Should I Tip Casino Dealers

  1. How Much Should I Tip Casino Dealer
  2. Should You Tip Casino Dealers
  3. Should I Tip Casino Dealers Without
  4. Should I Tip Casino Dealers Near Me
  5. Should I Tip Casino Dealers Online
  6. Should I Tip Casino Dealers List
  7. Do You Tip Casino Dealers
Robert Woolley

In my last two “Casino Poker for Beginners” articles, I introduced you to the poker room personnel you’re likely to meet. These people are paid to be there. Who pays them? You do, directly or indirectly. The “indirectly” part is what they get in paychecks, which ultimately come out of the rake — those chips that the dealer drops into a bin under the table after every hand.

This is a matter of internal house policy. The term “pool' means that any tips received by a dealer are added to a pool which is split evenly by all the dealers. This is usually done by dividing the total amount by the number of hours worked within a given period, with the dealers getting tips as an hourly rate.

Entertainment-related and miscellaneous services. Theater/arena usher: New York Theater Guide says it’s not customary to tip ushers, but $1-$5 would be appropriate if you want to tip. We tip dealers by placing a bet in front of our bet at blackjack, roulette or on a number or proposition at craps. I once saw a lady tip a blackjack dealer $5 each hand she played regardless whether she won or lost. After about 15 minutes the dealer had more chips than the lady. That’s no way to tip dealers. I suggest you only tip periodically.

Let’s talk about the “directly” part.

Tipping is always a controversial topic. If you want to start an argument on a poker-related online forum, just ask how much you should tip poker dealers. Or, better yet, express a definite opinion on the subject, and watch how everybody proceeds to disagree with you. Ask 10 poker players how dealers should be tipped, and you’ll get 11 different answers.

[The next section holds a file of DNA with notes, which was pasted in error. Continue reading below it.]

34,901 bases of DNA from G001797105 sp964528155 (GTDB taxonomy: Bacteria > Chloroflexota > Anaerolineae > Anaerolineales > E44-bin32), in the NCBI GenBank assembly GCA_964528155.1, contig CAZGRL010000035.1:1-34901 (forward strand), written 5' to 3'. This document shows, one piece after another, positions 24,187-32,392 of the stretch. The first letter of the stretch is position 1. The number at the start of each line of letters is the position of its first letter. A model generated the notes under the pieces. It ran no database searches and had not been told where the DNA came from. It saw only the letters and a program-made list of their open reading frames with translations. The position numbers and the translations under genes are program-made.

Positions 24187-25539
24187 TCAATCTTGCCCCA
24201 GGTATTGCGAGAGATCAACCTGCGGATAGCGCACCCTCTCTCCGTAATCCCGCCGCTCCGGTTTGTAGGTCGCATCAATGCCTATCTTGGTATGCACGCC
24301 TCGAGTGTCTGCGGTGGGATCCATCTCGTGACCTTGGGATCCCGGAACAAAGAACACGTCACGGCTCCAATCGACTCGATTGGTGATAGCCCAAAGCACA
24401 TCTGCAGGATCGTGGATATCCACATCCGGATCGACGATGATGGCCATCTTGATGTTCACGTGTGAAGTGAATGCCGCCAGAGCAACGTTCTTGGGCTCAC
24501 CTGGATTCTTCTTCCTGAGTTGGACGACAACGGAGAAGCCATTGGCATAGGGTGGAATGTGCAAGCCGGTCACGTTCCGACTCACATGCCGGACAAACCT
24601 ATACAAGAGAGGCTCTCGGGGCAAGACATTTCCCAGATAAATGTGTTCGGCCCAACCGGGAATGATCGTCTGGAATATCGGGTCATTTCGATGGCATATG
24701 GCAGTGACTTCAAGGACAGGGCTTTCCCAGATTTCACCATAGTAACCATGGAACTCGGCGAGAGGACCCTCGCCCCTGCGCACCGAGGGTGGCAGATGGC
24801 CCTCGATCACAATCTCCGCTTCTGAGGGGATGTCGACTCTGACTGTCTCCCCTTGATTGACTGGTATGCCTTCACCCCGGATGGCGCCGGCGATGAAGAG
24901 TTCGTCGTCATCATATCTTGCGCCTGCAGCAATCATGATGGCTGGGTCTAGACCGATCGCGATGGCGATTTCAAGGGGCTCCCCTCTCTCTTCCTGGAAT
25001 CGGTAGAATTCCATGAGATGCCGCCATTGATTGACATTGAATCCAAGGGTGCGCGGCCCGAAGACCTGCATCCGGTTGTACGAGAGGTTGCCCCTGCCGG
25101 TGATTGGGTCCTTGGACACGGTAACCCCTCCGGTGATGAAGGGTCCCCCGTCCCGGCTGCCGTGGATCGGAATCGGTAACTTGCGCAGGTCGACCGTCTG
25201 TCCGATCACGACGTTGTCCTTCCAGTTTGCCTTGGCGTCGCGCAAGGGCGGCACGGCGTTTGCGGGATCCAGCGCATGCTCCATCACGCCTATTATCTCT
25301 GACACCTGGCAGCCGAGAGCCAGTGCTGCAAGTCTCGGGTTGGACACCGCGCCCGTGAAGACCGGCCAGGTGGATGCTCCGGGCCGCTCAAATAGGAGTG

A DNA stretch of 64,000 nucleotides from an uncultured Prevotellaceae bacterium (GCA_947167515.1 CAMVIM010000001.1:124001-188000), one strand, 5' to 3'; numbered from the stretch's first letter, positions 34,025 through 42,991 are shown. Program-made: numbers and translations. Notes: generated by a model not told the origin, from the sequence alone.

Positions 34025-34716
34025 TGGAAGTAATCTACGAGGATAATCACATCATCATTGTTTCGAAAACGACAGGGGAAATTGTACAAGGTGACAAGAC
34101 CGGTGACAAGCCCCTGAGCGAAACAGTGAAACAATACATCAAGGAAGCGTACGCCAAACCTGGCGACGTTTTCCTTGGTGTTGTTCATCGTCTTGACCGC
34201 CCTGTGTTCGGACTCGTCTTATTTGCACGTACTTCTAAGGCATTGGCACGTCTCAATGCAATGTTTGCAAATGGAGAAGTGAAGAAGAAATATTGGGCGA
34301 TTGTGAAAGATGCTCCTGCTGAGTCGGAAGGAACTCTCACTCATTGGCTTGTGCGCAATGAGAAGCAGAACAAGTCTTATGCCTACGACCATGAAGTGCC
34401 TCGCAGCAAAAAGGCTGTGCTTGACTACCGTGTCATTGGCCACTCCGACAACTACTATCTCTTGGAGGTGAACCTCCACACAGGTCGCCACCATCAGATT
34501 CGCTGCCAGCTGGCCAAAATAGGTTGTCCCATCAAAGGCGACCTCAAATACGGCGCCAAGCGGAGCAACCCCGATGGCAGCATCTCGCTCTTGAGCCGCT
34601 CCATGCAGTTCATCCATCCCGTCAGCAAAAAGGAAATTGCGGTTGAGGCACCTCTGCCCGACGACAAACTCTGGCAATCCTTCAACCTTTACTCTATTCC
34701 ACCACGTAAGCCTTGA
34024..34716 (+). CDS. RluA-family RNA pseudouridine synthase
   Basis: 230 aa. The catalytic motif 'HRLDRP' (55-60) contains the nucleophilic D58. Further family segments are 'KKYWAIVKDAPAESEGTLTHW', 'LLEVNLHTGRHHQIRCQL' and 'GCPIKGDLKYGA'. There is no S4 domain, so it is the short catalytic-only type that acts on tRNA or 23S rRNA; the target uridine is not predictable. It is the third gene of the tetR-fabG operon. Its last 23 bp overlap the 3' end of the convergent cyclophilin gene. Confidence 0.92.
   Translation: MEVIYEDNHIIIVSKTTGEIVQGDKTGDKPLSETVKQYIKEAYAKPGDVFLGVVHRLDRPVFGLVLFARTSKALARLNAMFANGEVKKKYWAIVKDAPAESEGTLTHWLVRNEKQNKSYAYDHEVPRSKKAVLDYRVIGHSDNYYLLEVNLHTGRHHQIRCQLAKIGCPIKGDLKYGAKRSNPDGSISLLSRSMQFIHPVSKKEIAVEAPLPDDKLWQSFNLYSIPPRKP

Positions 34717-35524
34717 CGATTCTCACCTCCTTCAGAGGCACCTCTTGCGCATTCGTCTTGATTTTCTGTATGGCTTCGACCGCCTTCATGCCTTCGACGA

I won’t pretend to have the definitive answer. But I can give you some general principles that I think should govern your decision, plus my own specific formula.

Let’s start with the general. I will be so bold as to assert that if your recipe for tipping, whatever the specifics of it may be, fulfills these principles, you’re doing it right, and you may safely and confidently ignore any detractors who think you should do it their way instead:

  • If everybody tipped the same way you do, the dealers, waitresses, and others who depend on tips for their livelihood would make an hourly rate with which they’re content.
  • You either tip every person in the same position (e.g., every dealer) exactly the same, or the differences in your tipping are based on the person’s performance. You do not tip either more or less based on gender, appearance, or other characteristics over which the recipient has no control.
  • You do not withhold tips to punish service people for things that are outside of their control.
  • You are neither so stingy that you breed resentment from the people who are serving you, nor so generous that you seriously cut into your own profits.
  • You feel good about what you’re doing. That is, you’re not feeling guilty for being a tightwad, and you’re not expending so much mental energy deciding how much to tip that it interferes with paying attention to and enjoying the poker game.

Now for the specifics — or at least the specifics that I settled on years ago, and that have stood me in good stead ever since.


I tip cash-game dealers one $1 chip for every pot I win or chop. It’s the same if I just pick up the blinds, or I win my biggest pot of the night. I increase that to $2 or occasionally even $3 if the hand takes unusually long to play out.

Hands might take longer because of multiple side pots, or because of the need to count down large stacks of chips, or because the floor had to be called to settle some matter, or because players had difficult decisions, each requiring time to think. The extra money is to compensate the dealer for the fact that he or she will get out fewer hands than usual in this down (a “down” being the time dealing to one table, usually 30 minutes).